(The R.A.C., Rossville, GA) – When the Bobcats went to bed on November 22, 2013, they were 3-2 and six weeks away from NJCAA Region play tipping off. However, Georgia Northwestern took a five-game skid leaving them at 3-7 as region action finally arrived at The R.A.C. in Rossville, Georgia Monday night.

In the often spoken words of Georgia Northwestern Head Men’s Basketball Coach David Stephenson, that’s when they, “handled their business.”

Up only two, 28-26, at the break Monday night, the freshmen big men would come to life as the Bobcats took home their first win in nearly two months with a 58-52 win at home over NJCAA Region XVII opponent Southern Crescent (GA). 6-foot-5 center Dustin Stanley (Northwest Whitfield HS, GA) and 6-foot-4 forward LaDarius Watkins (East Hamilton HS, TN) combined for 23 points, 14 rebounds, and five blocked shots.

The other side of the two-headed Bobcat attack was the sophomore backcourt of Tavish Reynolds (Sonoraville HS, GA), Richard Olsen (Granger HS, UT), and Hunter Ivester (Trion HS, GA). The second-year trio combined for 28 points, nine assists, seven steals, and three blocks.

Holding the lead for most of the game, Georgia Northwestern (4-7, 1-0) would see double-digit leads come and go in the second stanza Monday. The Tigers (2-10, 0-1) would manage to keep it within a couple of possessions late in the game before the Cats would claw its way to a win in their region opener.

Next up on the slate for the Cats is a weekend trip to Oxford, Georgia where the Bobcats will match-up in a pair of games on the campus of Emory-Oxford.

For information on all Georgia Northwestern intercollegiate athletic programs, check out BobcatsCountry.com or e-mail the Bobcat Athletic Department at dstephenson@gntc.edu.

Georgia Northwestern Technical College serves Catoosa, Chattooga, Dade, Floyd, Gordon, Murray, Polk, Walker, and Whitfield counties in Georgia with campuses located in Floyd, Gordon, Polk, Walker, and Whitfield counties. Approximately 26,000 people benefit from GNTC’s credit and noncredit programs, making it the largest college in Northwest Georgia and the fourth largest technical college in Georgia.

NJCAA Region XVII Box Score

Georgia Northwestern (58) – Richard Olsen 10, Watkins 2, Tavish Reynolds 11, Ivester 7, Bell 3, Cochran 2, Dustin Stanley 11, LaDarius Watkins 12.

Southern Crescent (GA) (52) – Ijelum 4, Ware 2, Rodney Gilbert 13, Anthony Calloway 21, Danish Freeman 12.

Halftime Score: 28-26, Georgia Northwestern

Cats, Eagles Battle To Buzzer in NJCAA vs. NAIA

Georgia Northwestern Falls Short At Reinhardt

LaDarius banner

(Waleska, GA) – The first-ever match-up between NJCAA’s Georgia Northwestern and NAIA’s Reinhardt University went to the buzzer Thursday night as the Eagles would soar away with the win, 87-84.

A last-second play in the first half saw the ball in the hands of freshman point guard Rico Mears who launched a three and connected to take a 42-39 lead into the half. The Eagles would come out firing in the second stanza as they would build a 10-point lead with just under eight minutes left to play.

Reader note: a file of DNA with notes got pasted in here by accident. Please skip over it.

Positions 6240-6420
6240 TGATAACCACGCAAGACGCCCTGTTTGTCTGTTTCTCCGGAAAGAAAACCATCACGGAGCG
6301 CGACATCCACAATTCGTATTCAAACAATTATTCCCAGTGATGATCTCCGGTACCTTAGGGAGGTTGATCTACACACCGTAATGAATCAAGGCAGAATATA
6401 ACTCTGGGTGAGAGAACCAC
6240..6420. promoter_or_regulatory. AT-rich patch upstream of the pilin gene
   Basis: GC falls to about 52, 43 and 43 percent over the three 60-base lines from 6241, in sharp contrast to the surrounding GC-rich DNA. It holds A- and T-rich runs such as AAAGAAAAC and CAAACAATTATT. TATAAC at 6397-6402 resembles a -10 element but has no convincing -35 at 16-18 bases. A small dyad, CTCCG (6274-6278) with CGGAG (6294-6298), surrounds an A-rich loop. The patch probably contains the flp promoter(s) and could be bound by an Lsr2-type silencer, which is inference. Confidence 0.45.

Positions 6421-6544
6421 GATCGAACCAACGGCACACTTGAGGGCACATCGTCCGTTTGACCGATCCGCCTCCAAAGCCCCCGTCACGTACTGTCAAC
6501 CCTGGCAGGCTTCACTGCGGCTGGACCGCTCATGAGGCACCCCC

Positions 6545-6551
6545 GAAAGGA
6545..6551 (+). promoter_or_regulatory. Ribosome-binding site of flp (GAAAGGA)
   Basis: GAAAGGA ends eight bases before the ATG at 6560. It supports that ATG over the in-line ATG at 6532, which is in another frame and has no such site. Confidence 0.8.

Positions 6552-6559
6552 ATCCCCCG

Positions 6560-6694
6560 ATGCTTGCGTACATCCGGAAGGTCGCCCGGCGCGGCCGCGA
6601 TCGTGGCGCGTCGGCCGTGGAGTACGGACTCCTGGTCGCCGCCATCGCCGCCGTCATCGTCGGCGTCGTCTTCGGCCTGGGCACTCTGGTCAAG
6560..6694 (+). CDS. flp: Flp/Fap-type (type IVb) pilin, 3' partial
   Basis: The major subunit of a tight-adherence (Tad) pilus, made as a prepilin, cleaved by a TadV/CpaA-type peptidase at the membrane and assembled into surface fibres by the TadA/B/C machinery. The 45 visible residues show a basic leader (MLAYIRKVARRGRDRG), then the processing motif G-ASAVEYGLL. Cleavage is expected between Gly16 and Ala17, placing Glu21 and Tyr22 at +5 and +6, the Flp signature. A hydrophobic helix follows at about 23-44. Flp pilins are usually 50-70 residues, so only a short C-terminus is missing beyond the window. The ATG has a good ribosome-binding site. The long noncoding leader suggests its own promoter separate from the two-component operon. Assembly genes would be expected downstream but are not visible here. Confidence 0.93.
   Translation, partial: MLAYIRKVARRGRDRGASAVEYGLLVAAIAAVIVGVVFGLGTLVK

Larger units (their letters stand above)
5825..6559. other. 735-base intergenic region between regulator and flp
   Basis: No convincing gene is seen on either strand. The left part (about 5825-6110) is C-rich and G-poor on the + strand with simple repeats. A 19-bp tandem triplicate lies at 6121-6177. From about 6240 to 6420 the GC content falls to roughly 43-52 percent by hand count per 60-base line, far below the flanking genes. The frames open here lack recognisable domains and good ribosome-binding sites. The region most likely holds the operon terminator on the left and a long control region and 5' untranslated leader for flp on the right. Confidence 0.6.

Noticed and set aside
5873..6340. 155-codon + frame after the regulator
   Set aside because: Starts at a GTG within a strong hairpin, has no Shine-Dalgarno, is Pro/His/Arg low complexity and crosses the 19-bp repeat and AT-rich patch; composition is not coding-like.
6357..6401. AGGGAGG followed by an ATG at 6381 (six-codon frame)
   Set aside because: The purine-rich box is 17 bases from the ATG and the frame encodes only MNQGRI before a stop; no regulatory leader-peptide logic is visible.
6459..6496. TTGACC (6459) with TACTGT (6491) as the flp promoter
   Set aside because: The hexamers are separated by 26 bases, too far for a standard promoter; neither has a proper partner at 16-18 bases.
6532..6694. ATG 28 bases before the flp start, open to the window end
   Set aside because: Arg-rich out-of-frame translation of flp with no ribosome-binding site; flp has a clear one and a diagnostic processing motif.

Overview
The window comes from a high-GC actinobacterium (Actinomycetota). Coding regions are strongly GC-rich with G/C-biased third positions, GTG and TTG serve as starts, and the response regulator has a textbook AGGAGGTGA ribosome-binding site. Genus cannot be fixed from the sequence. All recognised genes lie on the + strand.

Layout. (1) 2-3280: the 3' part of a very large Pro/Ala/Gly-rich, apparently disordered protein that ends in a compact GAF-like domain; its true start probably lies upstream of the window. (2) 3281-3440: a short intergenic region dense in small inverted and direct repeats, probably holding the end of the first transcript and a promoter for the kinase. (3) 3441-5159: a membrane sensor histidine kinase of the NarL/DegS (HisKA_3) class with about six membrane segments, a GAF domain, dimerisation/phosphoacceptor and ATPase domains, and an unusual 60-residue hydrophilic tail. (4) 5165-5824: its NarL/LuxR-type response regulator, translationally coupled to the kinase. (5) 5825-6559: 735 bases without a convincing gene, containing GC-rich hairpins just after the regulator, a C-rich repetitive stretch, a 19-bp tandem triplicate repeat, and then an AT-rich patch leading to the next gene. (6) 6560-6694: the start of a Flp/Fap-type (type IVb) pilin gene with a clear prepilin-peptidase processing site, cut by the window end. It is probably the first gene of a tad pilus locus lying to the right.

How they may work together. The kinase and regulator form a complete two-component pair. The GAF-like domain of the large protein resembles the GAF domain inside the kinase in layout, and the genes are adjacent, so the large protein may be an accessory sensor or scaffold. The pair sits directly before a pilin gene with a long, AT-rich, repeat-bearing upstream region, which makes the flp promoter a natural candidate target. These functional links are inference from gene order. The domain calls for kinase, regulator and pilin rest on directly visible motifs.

Aggressive play by the Cats over the next two and a half minutes would make the game a one-possession game for most of the final five minutes. With six seconds to go and trailing by three, the Bobcats could not get a good look at the basket and would fail to launch a buzzer-beating shot at the Brown Athletic Center in Waleska, Georgia.

Georgia Northwestern’s LaDarius Watkins would lead the way for the Bobcats in the non-region battle. The 6-foot-4 freshman from Chattanooga’s East Hamilton H.S. would lead the Cats with 19 points and seven boards in the contest.

Sophomore Hunter Ivester (Trion, GA) would do damage from the guard slot with 10 points, 11 rebounds, three assists, and a pair of blocks. Fellow sophomore Tavish Reynolds (Calhoun, GA) would drop in 18 points from his shooting guard spot for the Cats.

Reinhardt JV’s Warren Staples (Fayetteville, NC) led all scorers with 24 on the night. Eagle sharpshooting freshman Blaine White (Joliet, IL) would connect from beyond the three-point line five times in the match-up.

Georgia Northwestern (2-2) will next hit the hardwood Monday night at the Rossville Athletic Complex (R.A.C.) The Bobcats will host Sewanee (TN) for a 7 p.m. tip-off. For information on all Cats Country intercollegiate athletic programs, check out BobcatsCountry.com, e-mail the Office of Sports Information at dfoley@gntc.edu, or call (706) 764-3813.

Georgia Northwestern Technical College serves Catoosa, Chattooga, Dade, Floyd, Gordon, Murray, Polk, Walker, and Whitfield counties in Georgia with campuses located in Floyd, Gordon, Polk, Walker, and Whitfield counties. Approximately 26,000 people benefit from GNTC’s credit and noncredit programs, making it the largest college in Northwest Georgia and the fourth largest technical college in Georgia.

Georgia Northwestern (84) – Olsen 8, Tavish Reynolds 18, Hunter Ivester 10, Watkins 1, Mears 9, Harris 2, Powell 3, McLin 4, Bell 6, Cochran 4, LaDarius Watkins 19.

Reinhardt University (87) – McCullough 3, Blaine White 15, Sapp 6, Warren Staples 24, Isaiah Hugley 17, N. Jones 9, Lynch 3, D. Jones 8, Tremble 2, Polhill II, Shelley.

Halftime Score: 42-39, Georgia Northwestern.